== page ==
The Broader Picture: Not all birds, Beatles and bell-bottoms

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The Independent Culture
IN HIS HEYDAY, the Sixties, Bryan Wharton was a Fleet Street dandy as well as a star news and portrait photographer. His garments and girlfriends, equally exotic, dazzled all with whom he came into contact in those liberating years. He was a mixture of D'Artagnan (dash) and Peter Pan (agelessness): motto, Dum vivimus, vivamus (While we live, let us live). He was careless with money, drank prodigiously, was generous and loyal to his friends and, more often than not, admired by those he trapped in his lens and, if women, in his bed. He also took remarkable photographs.

After a period in the doldrums, Wharton is exhibiting some of his best work (The Gallery, 74 South Audley Street, London W1, from 6-10 October). On my way to his lair, a converted church on the border of Chelsea and Fulham, I anticipate a faded peacock sifting through the dried leaves of a multi-coloured decade. I find something different.

His hair has gone from black to silver, and the extravagant sideburns and Zapata moustache have disappeared. Yet from his cravat to his Chelsea boots, Wharton remains the quintessential Swinging Sixties man. Interrupting last-minute selections of his black-and-white prints, he rummages in a drawer for some lines a friend had penned about him on a birthday years ago: 'Tis said he nourishes an inner joy / From knowing Rip Van Winkle as a boy; / From images he snapped of Jonny Swift, / Chas Lamb, Bill Blake and blokes like Charles V . . . His eyes crinkle over a large nose. Peter Pan has finally metamorphosed into Captain Hook.

His exhibits overwhelm one with nostalgia for the days when newspaper and magazine photography was an exuberant, high expense- account adventure. Wharton was a war photographer (Lebanon, Egypt, Yemen, Cambodia) whose work in the Paris student riots of 1968 left him with CS gas-damaged lungs (he still wheezes slightly). But it is his portraits of famous people, often savagely revealing, that endure. The one of John Paul Getty was deemed by the Sunday Times to be too cruel to publish while the oil king lived. Almost invariably, however, he established friendships with his photographic subjects: among them Peter O'Toole, Nubar Gulbenkian, David Hockney, Jill Bennett, Laurie Lee, and even George Brown, whom he photographed on the QE2 in New York harbour, just as the inebriated ex-foreign secretary's nose accidentally slipped from his own cups into those of a partygoer's bra.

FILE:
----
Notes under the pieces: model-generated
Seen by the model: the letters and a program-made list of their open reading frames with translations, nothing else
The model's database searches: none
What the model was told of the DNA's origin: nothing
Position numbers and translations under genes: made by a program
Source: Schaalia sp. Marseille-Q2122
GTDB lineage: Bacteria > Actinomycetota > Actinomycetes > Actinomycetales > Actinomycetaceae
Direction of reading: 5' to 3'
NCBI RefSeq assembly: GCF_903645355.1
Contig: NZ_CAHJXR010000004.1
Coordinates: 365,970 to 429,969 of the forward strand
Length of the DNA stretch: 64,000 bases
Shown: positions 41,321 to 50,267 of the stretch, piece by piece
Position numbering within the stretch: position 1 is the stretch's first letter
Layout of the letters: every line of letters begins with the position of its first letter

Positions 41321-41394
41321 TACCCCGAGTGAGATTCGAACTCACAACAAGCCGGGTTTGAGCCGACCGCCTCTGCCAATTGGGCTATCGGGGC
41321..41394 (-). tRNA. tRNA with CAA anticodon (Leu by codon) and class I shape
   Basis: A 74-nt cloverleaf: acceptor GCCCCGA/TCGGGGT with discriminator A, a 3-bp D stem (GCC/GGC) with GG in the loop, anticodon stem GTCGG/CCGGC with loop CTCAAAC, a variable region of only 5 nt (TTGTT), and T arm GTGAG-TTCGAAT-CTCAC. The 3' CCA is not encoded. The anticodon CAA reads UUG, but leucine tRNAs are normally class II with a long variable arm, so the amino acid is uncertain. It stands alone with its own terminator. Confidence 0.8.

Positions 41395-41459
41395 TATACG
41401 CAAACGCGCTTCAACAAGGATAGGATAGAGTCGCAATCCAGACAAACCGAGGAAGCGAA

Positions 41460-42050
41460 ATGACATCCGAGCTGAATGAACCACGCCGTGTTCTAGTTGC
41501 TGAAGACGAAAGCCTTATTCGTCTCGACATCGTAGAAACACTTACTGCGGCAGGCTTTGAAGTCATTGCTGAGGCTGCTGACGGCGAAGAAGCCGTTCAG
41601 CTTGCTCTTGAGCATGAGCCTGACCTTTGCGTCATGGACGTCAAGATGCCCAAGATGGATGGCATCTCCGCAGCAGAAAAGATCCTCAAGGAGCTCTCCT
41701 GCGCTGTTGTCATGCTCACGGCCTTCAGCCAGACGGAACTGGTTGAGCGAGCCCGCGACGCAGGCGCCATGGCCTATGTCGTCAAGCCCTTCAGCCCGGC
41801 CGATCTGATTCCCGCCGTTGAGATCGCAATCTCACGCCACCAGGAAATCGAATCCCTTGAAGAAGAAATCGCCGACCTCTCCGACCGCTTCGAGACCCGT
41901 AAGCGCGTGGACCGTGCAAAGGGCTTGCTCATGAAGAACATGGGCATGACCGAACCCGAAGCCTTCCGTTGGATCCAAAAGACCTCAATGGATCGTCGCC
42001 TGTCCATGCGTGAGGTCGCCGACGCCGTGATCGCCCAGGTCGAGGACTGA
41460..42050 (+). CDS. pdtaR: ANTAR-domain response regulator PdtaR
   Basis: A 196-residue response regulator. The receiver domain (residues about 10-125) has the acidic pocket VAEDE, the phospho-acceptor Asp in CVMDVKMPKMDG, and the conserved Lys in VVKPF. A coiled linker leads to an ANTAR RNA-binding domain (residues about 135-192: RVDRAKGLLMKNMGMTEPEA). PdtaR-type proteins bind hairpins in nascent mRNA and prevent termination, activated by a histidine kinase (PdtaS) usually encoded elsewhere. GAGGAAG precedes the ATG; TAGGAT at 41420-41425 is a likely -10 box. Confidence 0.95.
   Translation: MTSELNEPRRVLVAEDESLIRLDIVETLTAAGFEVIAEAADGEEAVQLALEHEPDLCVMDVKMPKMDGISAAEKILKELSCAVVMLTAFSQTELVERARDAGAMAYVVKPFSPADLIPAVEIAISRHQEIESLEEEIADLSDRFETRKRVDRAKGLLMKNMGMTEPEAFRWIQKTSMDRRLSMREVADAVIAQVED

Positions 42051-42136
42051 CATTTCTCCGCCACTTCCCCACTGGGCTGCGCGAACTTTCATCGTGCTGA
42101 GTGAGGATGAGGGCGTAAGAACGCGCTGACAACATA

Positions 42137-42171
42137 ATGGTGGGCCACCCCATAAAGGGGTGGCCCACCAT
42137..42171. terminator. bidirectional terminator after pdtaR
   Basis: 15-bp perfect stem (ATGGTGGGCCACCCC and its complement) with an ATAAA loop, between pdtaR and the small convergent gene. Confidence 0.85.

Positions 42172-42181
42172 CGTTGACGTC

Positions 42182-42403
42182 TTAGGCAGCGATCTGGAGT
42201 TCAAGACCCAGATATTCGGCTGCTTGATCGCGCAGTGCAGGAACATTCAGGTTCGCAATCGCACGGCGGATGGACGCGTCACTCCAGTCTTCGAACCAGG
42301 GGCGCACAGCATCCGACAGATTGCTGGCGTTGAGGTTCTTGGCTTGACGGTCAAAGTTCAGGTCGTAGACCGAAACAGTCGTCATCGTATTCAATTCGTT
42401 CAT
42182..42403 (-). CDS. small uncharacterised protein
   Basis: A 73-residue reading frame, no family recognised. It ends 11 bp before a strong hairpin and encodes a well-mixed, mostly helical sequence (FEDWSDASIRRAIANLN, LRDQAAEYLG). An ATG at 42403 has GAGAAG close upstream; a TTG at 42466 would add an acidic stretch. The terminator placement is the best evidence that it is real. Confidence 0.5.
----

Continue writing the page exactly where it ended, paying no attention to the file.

The excellence of Wharton's portraits of the Sixties raises the question: where has he been since? His damaged lungs kept him off the road, and his name off the credits, for several years. Never entirely happy as a desk man, he abandoned the Sunday Times and tried his hand as a video cameraman, travelling to Rome, Monaco, California and remoter places in the hope of establishing a fresh career. But this - and a spell illustrating books - brought him neither fulfilment nor much financial reward. Filming in Monte Carlo, he severed an Achilles tendon while disembarking from a luxury yacht and was again incapacitated for more than a year. Friends noticed signs of dejection and loss of confidence. Once, visiting him in Gunter Hall, I was dismayed to see him lift a handgun from his coffee table and put it to his temple. He laughed: 'Don't worry, it's only a starting pistol.' But I knew he yearned for the assignments of old: tramping through a South American jungle in search of Nazi war criminals, exposing the horrors of an Italian earthquake, donning a designer flak-jacket for a Middle East war, chatting up princesses, being seduced by actresses.

This year, encouraged by former colleagues, he was persuaded to exhibit some of his work. The effort will persuade a later generation that the Sixties were not all birds, Beatles and bell-bottoms.

(Photographs omitted)

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